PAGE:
By Quin Ooi
Yes, you read that right. A 'vagina' facial - a labia rejuvenation that is.
When I went in for a Brazilian wax appointment, the esthetician asked if I wanted a labia rejuvenation after. “There is a promotion and it is very affordable now” she said. “It usually cost RM400 (USD96) but only an extra RM28 (USD7) now for the first try.”
If your eyebrow is raised, mine was too. I asked her “Why would women do it?”
The labia rejuvenation is promoted as a non invasive and non surgical anti-ageing ‘facial’ to tighten, lift and firm the labia. It is also promoted as a temporary alternative to labiaplasty, a permanent cosmetic surgery to reshape our labia (the lips of the vaginal opening).
“Is it permanent?” I asked. “It lasts for a week,” she assured me. “Many women do it too, don’t worry.”
At only RM28 (who doesn’t love discounts?), I was curious and tempted. So, I said yes.
After the Brazilian wax, the esthetician dried and cleaned my bikini and vulva area. Then, she added a cooling gel and used a wand-like applicator on the left labia with light pressure in a circular motion. To my surprise, it was relaxing and calming without any pain at all.
After 10 minutes, she stopped and took a mirror out. “See how it’s lifted and plumper than the right!” she said. She then repeated the same process on the right side.
I looked into the mirror but I couldn't see what she was referring to. Except for being more relaxed, I did not see any visible difference. So I began to question the experience. Do women need this? Are there practical benefits? Why do other women do it?
I dived deep into research. Here’s what I learnt (and my verdict at the end of the article):
1. The vagina, vulva and labia
The vagina and vulva (where the labia is) is not the same.
An anatomy diagram of the vulva. Photo: ladysuitebeauty.com
The vulva is the external parts of the female genital, including the vaginal opening while the vagina is the internal parts. Both the labia majora and labia minora are parts of the vulva.
The vulva shields the vagina from external elements such as bacterias. It also has the thinnest skin on our body thus, is very sensitive and can be prone to dryness especially with age.
So, we must handle it with care. According to gynaecologist Dr Watt Wing Fong, washing it with warm water (and unscented gentle soap without harsh chemicals if wanted) is the recommended way to clean the vulva area.
2. Labia size and quality of sex
While explaining the benefits of the labia rejuvenation, the esthetician affirmed that some women even receive the labia rejuvenation as gifts from their partners. “It improves their sex life,” she said.
Does it really?
Illustrations of different labia sizes. Photo: healthline.com
A study found that women who seeked labiaplasty were usually very dissatisfied with the appearance of their labia. Some even called it “odd”, “weird”, and “freaky”.
Some women experienced folding of their labia during sexual intercourse. This affected their confidence, creating body image struggles and lowering their libido.
So, reshaping their labia may improve their body image struggles hence, increasing their sexual confidence and improving their sex life.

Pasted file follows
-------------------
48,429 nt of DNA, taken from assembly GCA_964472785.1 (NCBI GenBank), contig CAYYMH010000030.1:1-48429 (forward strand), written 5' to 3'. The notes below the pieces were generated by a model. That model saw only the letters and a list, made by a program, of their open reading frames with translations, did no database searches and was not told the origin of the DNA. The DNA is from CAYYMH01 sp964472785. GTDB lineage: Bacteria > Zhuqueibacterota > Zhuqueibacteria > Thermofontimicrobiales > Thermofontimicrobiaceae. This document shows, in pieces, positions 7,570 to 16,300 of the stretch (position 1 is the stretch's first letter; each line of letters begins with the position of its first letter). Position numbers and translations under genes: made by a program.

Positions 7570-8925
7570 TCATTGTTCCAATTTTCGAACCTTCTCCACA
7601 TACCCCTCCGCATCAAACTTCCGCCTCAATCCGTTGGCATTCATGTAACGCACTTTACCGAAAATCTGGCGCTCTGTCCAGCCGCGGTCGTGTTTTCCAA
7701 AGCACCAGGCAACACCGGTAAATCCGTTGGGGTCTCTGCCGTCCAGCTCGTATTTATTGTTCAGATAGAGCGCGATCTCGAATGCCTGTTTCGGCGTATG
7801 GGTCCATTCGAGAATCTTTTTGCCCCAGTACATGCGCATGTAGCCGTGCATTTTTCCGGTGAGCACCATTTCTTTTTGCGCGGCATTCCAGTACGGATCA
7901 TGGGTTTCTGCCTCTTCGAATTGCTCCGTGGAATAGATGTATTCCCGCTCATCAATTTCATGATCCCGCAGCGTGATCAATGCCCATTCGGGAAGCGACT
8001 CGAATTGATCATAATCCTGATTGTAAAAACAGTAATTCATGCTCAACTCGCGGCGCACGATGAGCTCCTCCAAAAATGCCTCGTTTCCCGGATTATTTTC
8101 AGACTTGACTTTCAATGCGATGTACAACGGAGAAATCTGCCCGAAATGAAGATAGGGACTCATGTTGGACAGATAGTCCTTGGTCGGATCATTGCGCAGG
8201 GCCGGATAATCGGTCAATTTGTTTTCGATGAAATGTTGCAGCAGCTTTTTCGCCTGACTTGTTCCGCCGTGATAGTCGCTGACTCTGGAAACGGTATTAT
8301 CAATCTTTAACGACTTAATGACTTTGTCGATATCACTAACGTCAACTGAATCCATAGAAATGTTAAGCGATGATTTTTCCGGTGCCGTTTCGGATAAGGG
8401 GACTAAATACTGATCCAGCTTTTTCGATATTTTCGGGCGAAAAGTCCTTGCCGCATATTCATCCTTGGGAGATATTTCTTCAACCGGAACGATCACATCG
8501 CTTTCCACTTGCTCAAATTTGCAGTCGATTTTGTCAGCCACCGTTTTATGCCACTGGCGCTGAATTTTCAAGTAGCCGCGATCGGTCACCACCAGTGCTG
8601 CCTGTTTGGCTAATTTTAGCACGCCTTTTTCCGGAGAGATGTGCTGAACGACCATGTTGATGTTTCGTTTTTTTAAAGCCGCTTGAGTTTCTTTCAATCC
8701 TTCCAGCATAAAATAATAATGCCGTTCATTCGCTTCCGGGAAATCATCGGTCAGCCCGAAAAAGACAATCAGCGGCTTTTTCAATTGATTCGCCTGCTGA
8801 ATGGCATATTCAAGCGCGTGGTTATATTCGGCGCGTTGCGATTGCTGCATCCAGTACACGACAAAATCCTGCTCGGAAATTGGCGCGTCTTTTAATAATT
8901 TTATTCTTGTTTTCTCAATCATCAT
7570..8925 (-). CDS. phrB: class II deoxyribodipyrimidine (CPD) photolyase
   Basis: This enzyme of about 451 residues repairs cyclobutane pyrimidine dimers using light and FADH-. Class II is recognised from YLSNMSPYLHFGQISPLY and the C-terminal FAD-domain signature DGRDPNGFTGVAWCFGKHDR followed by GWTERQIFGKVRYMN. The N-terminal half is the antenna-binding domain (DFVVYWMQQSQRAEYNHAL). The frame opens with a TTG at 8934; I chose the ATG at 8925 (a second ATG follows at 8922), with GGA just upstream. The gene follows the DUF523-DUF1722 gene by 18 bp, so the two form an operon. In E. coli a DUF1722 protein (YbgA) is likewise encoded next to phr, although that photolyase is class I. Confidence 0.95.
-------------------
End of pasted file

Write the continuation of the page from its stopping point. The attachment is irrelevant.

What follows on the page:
However, (and important to note) all women in the study did not medically fall outside of the normal labia size range. In other words, there was no medical abnormality with their labia sizes and functionality.
This brings me to my next point.
3. The variety of vulva appearances
How did the women become dissatisfied with their labias? Where was the source of the dissatisfaction?
The same study and another separate study found that social and cultural factors are possible culprits. Unrealistic depiction in media and porn played a role in setting an ídealistic aesthetic of a woman’s vulva and labia.
So, what do women’s labia and vulva really look like?
Illustration of different vulvas. Photo: helloclue.com
There isn’t a “one size policy” or uniformed look. The Vulva Gallery, an educational Instagram page challenges this misconception by celebrating the diversity of our vulva shapes through awareness and representation. Our vulvas come in different shapes, colours and sizes, and it is perfectly normal.
Women can do without this.
The rejuvenation experience kickstarted a women's health journey. I learnt more about my female genitals than I ever did in school or at home. I also learnt of many ‘treatments’ and services that are available to reshape or rejuvenate the female genitalia.
When I asked my girlfriends of their experiences, I found out that some of them were insecure about the appearance of their female genitals.
Why didn’t anyone talk about it?
Usually a taboo topic, even the word ‘vagina’ is considered taboo to be spoken aloud. Instead, we have nicknames such as “down there” and “cookie”.
Why should it be?
There is enough pressure for women to act and look a certain way. These services (often promoted as self love luxuries) do not come cheap! Getting to know your labia and vulva is the most direct way of expressing self love.
It is confusing to navigate the world of women’s health especially when no one talks about it. The conversation should be normalised not only with a doctor or an esthetician but also with our mother, our sisters, our friends and our partner.
Knowledge is power. Having positive education will lead us to a happier and healthier relationship with our bodies.
Truly love yourself and your vulvas too!
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